I don't see an impeachment coming because it begs the question of whether obstruction falls under "high crimes and misdemeanors" and even then an obstruction of justice charge is unlikely since the hierarchy is that the FBI sits under the DOJ in the executive branch and the chief executive is the president of the US. As the chief executive, if he says to drop the investigation then it gets dropped and sorry kids but there is nothing illegal about it. Heck he could proactively pardon Flynn. Obama could have done the same for Hillary but appearances and legacy clearly matter to Obama and no, I won't mention the Rich pardon by Hillary's husband who cared somewhat less for appearances. Oh I already mentioned it, oops. This is also why independent investigators are often brought in in cases like this so that they are more independent although typically still under the executive branch.
Look, Obama took the step in backing off on some aspects of the drug war as was his prerogative and it's well within Trump's power to back off on the Russia - Flynn affair if he so chooses. Granted the former is in my opinion a nice first step but needs significant expansion and/or reform and the latter is about as bone-headed as is possible but neither are illegal. Look at the AG of most, if not all, states and you'll see they have the power to drop charges against anyone whether in exchange for something like testimony against bigger fish now or in the future or even nothing at all.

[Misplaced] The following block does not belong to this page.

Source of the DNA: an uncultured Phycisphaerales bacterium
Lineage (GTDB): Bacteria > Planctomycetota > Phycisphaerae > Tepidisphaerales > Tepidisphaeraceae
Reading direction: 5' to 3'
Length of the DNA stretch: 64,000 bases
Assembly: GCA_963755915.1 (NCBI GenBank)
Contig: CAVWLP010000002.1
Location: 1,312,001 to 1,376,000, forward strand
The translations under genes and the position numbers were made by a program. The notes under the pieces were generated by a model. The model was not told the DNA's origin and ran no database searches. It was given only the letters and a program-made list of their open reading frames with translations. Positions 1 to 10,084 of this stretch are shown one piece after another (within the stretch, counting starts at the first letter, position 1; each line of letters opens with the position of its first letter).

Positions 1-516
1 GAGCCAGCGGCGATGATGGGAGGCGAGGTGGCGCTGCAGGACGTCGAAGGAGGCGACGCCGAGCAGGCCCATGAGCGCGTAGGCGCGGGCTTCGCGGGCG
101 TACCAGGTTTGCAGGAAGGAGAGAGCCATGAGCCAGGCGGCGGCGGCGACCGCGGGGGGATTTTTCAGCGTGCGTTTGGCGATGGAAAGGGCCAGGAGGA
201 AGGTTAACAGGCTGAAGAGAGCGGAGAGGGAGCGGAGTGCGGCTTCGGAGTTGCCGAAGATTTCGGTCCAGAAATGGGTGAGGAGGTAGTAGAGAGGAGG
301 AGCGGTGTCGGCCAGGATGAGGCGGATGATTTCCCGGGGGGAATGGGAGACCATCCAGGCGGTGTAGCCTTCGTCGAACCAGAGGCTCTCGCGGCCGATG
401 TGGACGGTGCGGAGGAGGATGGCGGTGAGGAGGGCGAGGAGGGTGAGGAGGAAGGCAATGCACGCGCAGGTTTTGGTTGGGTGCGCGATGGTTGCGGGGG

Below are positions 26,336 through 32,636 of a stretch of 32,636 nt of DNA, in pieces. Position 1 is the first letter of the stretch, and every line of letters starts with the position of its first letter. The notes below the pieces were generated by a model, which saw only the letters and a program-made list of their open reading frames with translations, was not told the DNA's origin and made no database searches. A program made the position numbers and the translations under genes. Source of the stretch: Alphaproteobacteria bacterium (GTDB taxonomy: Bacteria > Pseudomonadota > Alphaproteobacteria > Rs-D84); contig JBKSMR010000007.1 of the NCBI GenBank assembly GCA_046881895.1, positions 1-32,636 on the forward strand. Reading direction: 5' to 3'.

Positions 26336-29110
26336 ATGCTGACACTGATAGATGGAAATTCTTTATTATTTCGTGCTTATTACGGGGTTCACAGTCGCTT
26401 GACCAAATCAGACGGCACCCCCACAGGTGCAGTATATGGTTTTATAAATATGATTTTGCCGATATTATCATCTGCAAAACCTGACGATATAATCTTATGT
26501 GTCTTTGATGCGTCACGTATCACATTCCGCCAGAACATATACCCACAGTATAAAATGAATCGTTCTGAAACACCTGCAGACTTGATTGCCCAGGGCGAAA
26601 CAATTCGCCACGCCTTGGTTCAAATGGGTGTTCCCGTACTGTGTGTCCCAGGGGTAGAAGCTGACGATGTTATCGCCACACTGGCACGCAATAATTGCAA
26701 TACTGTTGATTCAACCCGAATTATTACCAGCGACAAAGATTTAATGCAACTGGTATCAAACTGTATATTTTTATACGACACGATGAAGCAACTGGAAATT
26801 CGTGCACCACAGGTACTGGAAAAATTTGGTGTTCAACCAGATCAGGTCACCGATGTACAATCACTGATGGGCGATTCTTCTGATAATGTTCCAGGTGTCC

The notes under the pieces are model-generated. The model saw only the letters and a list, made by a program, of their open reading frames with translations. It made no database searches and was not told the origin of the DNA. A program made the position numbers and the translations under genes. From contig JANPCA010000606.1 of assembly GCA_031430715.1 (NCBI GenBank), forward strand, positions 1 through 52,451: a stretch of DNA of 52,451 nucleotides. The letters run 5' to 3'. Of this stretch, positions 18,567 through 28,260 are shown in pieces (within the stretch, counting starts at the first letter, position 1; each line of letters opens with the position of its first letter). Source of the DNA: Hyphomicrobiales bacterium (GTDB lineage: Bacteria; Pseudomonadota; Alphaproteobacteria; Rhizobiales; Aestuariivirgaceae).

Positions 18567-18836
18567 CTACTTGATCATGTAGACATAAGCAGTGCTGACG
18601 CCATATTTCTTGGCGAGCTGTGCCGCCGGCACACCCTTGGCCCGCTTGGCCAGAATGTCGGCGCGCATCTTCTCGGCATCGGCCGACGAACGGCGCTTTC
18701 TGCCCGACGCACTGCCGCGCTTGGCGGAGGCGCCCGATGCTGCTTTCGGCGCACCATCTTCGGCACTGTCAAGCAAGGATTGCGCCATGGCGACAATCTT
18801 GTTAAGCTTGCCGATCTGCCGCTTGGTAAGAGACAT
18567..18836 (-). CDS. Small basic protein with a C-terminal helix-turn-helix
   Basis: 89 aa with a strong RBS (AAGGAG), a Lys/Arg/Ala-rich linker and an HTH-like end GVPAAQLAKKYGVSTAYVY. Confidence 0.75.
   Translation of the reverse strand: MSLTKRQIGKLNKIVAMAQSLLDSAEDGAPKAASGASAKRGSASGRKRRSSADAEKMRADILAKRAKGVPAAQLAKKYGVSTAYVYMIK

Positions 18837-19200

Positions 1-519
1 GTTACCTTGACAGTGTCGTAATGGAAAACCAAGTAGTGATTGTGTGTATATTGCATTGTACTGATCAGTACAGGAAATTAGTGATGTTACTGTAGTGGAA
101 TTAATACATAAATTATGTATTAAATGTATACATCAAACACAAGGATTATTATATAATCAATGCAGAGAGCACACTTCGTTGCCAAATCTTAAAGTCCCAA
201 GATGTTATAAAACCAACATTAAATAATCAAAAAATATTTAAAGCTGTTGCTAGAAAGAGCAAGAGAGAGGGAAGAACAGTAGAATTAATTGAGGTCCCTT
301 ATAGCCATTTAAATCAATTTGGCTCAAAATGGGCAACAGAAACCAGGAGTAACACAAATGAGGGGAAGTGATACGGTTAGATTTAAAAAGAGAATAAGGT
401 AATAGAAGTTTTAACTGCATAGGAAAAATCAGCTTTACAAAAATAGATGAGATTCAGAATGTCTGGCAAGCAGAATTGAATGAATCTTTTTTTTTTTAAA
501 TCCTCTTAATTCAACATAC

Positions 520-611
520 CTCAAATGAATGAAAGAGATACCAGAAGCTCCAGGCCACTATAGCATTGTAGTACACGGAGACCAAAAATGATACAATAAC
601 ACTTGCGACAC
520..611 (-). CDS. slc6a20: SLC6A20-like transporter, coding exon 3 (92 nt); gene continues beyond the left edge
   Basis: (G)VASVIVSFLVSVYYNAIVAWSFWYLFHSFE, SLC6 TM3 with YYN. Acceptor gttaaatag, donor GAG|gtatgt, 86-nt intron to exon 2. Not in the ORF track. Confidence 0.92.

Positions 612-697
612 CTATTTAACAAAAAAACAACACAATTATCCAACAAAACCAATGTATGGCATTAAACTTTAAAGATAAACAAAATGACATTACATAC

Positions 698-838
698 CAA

Washington has a lawyer governor so clearly he is qualified to judge the quality of software and self driving cars. As they say about lawyers, a fool and your money are soon partners.
I still stand by my inability to understand Americans acceptance of political corruption
It's not so much acceptance but especially at the Federal or big state level it's more a matter of somebody has to do the job. The honest folks who are smart and likely would be the best aren't interested1 because it's essentially a disgusting ball of snot and requires too much money and fame. That pretty much leaves stupid, evil, and rich megalomaniacal prats to run for office. It's a little different in small states where it's more a matter of people voting for someone because it's John from down the way and he seems so nice when I bump into him at the market. Each state is going to have both factors but in differing degrees but in the big state model corruption is simply a given in politics and the small state model it gets overlooked because, well, it's John from down the way.